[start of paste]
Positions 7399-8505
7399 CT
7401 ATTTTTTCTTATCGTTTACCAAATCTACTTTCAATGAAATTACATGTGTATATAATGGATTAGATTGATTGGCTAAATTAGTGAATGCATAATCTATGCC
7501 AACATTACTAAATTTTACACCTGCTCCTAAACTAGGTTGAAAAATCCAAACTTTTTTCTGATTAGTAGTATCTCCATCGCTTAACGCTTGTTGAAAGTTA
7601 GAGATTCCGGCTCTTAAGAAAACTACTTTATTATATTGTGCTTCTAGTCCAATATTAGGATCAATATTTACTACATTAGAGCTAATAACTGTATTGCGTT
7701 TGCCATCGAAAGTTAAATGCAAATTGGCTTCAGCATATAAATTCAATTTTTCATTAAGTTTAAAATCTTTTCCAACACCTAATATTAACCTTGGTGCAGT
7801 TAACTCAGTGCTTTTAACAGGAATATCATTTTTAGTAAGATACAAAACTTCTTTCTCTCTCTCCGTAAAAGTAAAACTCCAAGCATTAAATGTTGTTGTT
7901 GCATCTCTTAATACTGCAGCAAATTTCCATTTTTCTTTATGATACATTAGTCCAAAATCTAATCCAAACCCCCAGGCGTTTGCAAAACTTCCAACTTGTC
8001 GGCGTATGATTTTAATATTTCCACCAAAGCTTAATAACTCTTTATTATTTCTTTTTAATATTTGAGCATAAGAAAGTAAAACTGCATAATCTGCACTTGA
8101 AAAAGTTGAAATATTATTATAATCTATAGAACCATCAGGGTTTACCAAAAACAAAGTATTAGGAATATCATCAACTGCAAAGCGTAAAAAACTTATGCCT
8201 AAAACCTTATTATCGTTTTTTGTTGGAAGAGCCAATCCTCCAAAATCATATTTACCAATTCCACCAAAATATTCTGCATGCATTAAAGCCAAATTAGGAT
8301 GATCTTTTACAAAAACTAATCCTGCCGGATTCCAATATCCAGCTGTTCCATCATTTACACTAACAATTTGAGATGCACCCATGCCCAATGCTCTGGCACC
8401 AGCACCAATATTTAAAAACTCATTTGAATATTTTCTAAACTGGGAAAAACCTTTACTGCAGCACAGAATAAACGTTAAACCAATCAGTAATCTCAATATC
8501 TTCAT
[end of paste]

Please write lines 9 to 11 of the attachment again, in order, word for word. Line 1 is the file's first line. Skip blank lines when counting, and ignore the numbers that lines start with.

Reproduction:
8001 GGCGTATGATTTTAATATTTCCACCAAAGCTTAATAACTCTTTATTATTTCTTTTTAATATTTGAGCATAAGAAAGTAAAACTGCATAATCTGCACTTGA
8101 AAAAGTTGAAATATTATTATAATCTATAGAACCATCAGGGTTTACCAAAAACAAAGTATTAGGAATATCATCAACTGCAAAGCGTAAAAAACTTATGCCT
8201 AAAACCTTATTATCGTTTTTTGTTGGAAGAGCCAATCCTCCAAAATCATATTTACCAATTCCACCAAAATATTCTGCATGCATTAAAGCCAAATTAGGAT